It's weird isn't it. It seems really odd that you couldn't tell your wife, but having been through it I know just what you mean - you just don't have the right circuits working. :?

You could fire up the gas, and I could hold down some chords, so I guess they must be both simple patterned responses that we store in another way or another part of the brain. Makes sense I suppose, when you think of some of those Ozzy Osborne style rockers who can still perform some functions with very little apparent remaining working brain.. :wink: :wink:

Cheers,

Chris

Well, I've been home alone after surgeries and oral surgeries complete with mind altering pain meds. (once walked two miles to a store to buy an entire chocolate cake. Pain meds and chocolate cake. Was up for two days.) Back to my point, you can be pretty looped up and be comical, but if your mind ain't working, you need someone who knows you around. Charla has on numerous occassions this past couple of months to manage my meds when it looked like I needed help.

Roy
"I wonder if a composer ever intentionally composed a piece that was physically impossible to play and stuck it away to be found years later after his death, knowing it would forever drive perfectionist musicians crazy." - George Carlin

 
Posted : 28/10/2007 4:51 am
rparker
(@rparker)
Posts: 5480
Illustrious Member
 

Chris,

Glad to see you seem to be alright. (You too Roy :D )

I was watching the National Geographic channel last night....
They showed a brain surgery and some nerve surgery, amongst other things...

Very interesting.

Wiring indeed.

They were removing a tumor from this guys brain, and had him awake during the operation so they could find out
where exactly the areas were that affected his speech.
Had him reading flash cards while they 'stimulated' the areas around the tumor with electicity.

Then they just reconnected the other guys nerves....
Said they were nothing more than electrical wiring.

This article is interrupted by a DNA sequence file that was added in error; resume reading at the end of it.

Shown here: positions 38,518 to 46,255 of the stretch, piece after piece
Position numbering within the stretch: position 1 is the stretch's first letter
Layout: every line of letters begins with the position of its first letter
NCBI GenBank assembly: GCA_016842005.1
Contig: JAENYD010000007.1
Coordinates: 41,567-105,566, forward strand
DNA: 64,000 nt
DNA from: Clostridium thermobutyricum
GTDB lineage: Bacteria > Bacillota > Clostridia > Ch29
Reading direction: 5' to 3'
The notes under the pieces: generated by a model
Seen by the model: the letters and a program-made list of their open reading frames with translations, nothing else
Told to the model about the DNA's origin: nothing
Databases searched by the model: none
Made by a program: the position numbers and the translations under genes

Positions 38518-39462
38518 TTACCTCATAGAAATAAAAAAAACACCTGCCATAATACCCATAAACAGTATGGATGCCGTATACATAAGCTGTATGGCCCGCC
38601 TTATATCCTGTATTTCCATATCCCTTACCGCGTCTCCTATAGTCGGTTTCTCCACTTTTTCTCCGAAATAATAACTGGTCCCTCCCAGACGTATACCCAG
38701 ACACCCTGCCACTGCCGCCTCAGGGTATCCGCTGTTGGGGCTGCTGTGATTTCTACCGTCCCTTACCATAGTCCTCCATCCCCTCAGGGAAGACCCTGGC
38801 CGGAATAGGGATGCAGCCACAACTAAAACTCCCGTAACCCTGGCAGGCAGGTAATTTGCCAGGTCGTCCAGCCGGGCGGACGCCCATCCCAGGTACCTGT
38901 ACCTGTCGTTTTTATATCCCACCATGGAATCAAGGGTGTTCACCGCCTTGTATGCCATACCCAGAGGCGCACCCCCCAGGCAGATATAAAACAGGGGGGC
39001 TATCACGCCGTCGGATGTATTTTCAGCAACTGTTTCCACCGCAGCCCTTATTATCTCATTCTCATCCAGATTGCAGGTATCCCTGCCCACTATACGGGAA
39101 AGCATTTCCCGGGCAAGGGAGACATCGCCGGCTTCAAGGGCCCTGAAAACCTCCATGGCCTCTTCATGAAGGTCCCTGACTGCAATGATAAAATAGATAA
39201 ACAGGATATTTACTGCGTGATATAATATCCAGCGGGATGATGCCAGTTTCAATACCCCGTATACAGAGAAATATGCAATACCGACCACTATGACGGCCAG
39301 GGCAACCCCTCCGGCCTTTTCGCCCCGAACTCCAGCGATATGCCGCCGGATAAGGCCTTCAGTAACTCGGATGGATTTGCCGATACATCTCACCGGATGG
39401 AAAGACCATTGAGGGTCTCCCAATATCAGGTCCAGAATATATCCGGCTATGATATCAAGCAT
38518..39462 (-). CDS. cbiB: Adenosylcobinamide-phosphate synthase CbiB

Anyway -
Stay healthy you guys.

Ken

Thanks Ken. Hear anything about your knee yet?

Roy
"I wonder if a composer ever intentionally composed a piece that was physically impossible to play and stuck it away to be found years later after his death, knowing it would forever drive perfectionist musicians crazy." - George Carlin

 
Posted : 28/10/2007 4:52 am
smokindog
(@smokindog)
Posts: 5345
Illustrious Member
 

Hey Chris, I just read this post. Thats some pretty scary stuff :shock: I certainly hope you don't have anymore problems with this. BTW, I have to agree with Pearl. If you start having more symptoms PLEASE do your best to get to an ER ASAP. If you have a full blown CVA they can often reverse the effect with tpa. The catch is you need to get treatment as soon as possible, usually within 2-4 hours. But we will think positive thoughts now :D Good Luck!

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Posted : 28/10/2007 6:08 pm
Ricochet
(@ricochet)
Posts: 7833
Illustrious Member
 

I had a buddy, a Harley mechanic, who scrambled his brain badly in a crash a few years back. While he was out of his head, saying some of the craziest stuff you ever heard, I asked him to talk me through changing a cam in an Evo engine. He straightened up and described every step in perfect detail, throwing in some of the "tricks of the trade" that an experienced mechanic learns to make it go a little better.

"A cheerful heart is good medicine."

 
Posted : 28/10/2007 7:18 pm
smokindog
(@smokindog)
Posts: 5345
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Its truly amazing how the mind works :D I'll remember that one Ric, just might come in handy some time 8)

My Youtube Page
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http://www.soundclick.com/smokindogandthebluezers

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Posted : 28/10/2007 7:49 pm